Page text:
He lost Game Two of the ALCS to the Angels 4-2, and started the decisive fifth game, though not figuring in the decision. In the 1982 World Series, the Cardinals beat him 6-2 in Game Three, and he got a no-decision in the final loss.

This however, proved to be the zenith of his career, as Vuckovich had been battling shoulder pain for two seasons, and in spring training of 1983, it was discovered he had torn his rotator cuff. Vuckovich skipped surgery in favor of an exercise rehabilitation. He attempted a comeback for three games, but went 0-2 in 14 innings, then missed all of 1984. Subsequent and prolonged comeback attempts all failed, and by the end of the 1986 season, Milwaukee released Vuckovich.

In an eleven-season career, Vuckovich posted a 93-69 record with 882 strikeouts and a 3.66 ERA in 1455.1 innings pitched. In postseason play, he was 1-2 with a 3.74 ERA.

While with the Brewers, Vuckovich co-owned a bar in Milwaukee with outfielder Gorman Thomas. It was called "Stormin' & Vuke's", a play on their nicknames.[5][6]

Following retirement

Following his retirement, Vuckovich worked for three years (1989–1991) as a television announcer for the Milwaukee Brewers. Vuckovich portrayed fictional Yankees slugger Clu Haywood in the film Major League.[7]

In 1992, he was hired by the Pittsburgh Pirates as a pitching instructor. Vuckovich served as the pitching coach for the Pittsburgh Pirates for the 1997–2000 seasons. He then worked his way through the Pirates organization to the position of special assistant to the general manager with the Pirates, and held a similar post with the Seattle Mariners' organization under Jack Zduriencik, Seattle's GM from 2009–15.[8][9] In 2016, Vuckovich served as a professional scout with the Arizona Diamondbacks.[9]

Personal life

Vuckovich resides in Johnstown with his wife Annie.[2] His son, Pete Vuckovich Jr. was drafted by the White Sox in the 48th round of the 2004 amateur draft nearly 30 years to the day after he was drafted. Like his father, Vuckovich Jr. also attended both Conemaugh Valley High School and Clarion University.[10]

See also


  1. ^ Eisenbath, Mike (1999). The Cardinals Encyclopedia. Temple University Press. p. 300. ISBN 9781566397032. Al "the Mad Hungarian" Hrabosky could seem tame compared to Vuckovich, whose parents came from Serbia and settled in the no-excuses mill area of western Pennsylvania. But Vuckovich never allowed anyone to call him "the Mad Serbian." He wasn't mad. Different, yes, only because he was so competitive.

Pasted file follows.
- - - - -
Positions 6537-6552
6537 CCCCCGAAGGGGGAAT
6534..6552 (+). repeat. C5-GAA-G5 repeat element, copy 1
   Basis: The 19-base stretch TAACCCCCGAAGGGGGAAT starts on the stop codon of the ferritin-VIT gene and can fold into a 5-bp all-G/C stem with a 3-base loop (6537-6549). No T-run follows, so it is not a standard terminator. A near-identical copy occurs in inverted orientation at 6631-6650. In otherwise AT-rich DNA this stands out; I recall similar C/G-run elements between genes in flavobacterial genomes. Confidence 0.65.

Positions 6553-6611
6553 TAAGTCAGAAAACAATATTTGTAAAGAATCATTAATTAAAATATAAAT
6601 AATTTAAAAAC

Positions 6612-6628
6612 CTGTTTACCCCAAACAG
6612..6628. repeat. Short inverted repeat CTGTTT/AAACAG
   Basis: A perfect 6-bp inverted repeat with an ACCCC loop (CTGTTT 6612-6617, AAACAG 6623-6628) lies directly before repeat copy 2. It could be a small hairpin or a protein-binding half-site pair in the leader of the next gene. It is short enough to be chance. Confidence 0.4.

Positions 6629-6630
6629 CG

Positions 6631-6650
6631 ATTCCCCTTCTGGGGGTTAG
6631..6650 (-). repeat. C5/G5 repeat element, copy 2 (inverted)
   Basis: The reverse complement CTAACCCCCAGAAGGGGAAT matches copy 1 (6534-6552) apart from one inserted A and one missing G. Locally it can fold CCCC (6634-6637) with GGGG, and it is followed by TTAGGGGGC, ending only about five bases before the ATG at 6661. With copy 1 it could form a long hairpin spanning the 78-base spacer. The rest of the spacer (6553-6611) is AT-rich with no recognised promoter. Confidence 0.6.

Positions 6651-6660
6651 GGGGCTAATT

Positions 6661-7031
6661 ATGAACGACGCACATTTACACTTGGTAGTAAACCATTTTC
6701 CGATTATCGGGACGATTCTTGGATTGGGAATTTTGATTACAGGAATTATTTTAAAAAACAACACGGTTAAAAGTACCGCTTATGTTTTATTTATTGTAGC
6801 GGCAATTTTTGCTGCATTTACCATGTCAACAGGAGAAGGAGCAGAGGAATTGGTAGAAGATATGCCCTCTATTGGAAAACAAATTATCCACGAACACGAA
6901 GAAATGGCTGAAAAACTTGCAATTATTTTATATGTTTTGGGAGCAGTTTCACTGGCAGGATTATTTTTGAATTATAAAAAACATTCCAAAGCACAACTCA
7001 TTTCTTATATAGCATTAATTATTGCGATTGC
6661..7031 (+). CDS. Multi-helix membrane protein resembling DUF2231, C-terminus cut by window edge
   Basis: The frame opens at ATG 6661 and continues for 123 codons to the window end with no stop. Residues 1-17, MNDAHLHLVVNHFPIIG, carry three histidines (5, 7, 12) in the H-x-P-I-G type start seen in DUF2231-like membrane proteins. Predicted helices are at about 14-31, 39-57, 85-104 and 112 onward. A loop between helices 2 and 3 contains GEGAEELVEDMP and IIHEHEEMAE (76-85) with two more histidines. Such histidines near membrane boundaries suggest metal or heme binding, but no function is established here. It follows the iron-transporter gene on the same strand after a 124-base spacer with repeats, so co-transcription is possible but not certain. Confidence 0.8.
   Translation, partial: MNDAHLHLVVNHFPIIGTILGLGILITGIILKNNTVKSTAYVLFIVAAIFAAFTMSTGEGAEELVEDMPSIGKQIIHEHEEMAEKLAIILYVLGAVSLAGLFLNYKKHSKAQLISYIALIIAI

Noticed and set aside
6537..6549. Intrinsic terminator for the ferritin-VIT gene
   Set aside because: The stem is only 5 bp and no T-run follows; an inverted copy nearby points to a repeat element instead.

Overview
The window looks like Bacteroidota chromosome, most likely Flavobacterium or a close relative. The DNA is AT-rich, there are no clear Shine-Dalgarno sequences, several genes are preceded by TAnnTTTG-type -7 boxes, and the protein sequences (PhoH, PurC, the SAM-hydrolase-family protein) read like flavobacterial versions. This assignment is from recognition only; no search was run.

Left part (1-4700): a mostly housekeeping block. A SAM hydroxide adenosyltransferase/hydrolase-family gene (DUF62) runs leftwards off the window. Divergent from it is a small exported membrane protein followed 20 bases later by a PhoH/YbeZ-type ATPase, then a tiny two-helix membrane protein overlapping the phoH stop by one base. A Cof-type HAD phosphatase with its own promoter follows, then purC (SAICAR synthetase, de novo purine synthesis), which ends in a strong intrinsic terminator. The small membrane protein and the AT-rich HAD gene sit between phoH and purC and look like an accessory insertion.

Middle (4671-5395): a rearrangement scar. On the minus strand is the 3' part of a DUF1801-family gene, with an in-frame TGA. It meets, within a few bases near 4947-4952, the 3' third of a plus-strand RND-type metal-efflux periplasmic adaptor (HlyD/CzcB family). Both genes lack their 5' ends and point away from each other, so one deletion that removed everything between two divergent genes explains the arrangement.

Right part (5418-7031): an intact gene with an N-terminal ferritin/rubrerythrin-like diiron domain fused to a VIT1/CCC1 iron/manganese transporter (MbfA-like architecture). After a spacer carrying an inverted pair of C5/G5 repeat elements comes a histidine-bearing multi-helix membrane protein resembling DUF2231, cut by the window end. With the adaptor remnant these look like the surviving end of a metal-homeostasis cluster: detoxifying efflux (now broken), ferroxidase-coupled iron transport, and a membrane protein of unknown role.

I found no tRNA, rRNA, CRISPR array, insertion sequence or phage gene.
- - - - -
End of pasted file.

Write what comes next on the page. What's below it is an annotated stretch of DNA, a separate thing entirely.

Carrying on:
2. ^ a b c d e "Pete Vuckovich". Society for American Baseball Research.
  3. ^ Shatzkin, Mike; Holtje, Stephen (1990). The Ballplayers: Baseball's Ultimate Biographical Reference. Arbor House/William Morrow. p. 1125. ISBN 9780877959847.
  4. ^ Brucato, Thomas W. (2004). Baseball's Retired Numbers: Major and Minor Leagues. McFarland. p. 162. ISBN 9780786417629.
  5. ^ Nashawaty, Chris. "A LEAGUE OF ITS OWN". Sports Illustrated. Retrieved 13 December 2016.
  6. ^ Prigge, Matthew J. (6 June 2016). "So-Long Gorman: This Week Marks 33 Years Since the Most Hated Trade in Brewers History". Shepherd Express. Retrieved 13 December 2016.
  7. ^ Fagan, Ryan (7 April 2023). "Ranking the 10 best characters in classic baseball movie 'Major League'". The Sporting News.
  8. ^ Sullivan, Jeff (16 September 2011). "Mariners Hire Pete Vuckovich As Special Guy". Lookout Landing. SB Nation. Retrieved 11 January 2017.
  9. ^ a b Mastovich, Mike (6 January 2016). "Johnstown native Pete Vuckovich starts new baseball chapter as Diamondbacks scout". The Tribune-Democrat.
  10. ^ Mastovich, Mike (24 February 2019). "Vuckovich Jr. relishes role as Brewers pro scout". The Tribune-Democrat.

External links

This page was last edited on 8 May 2023, at 09:04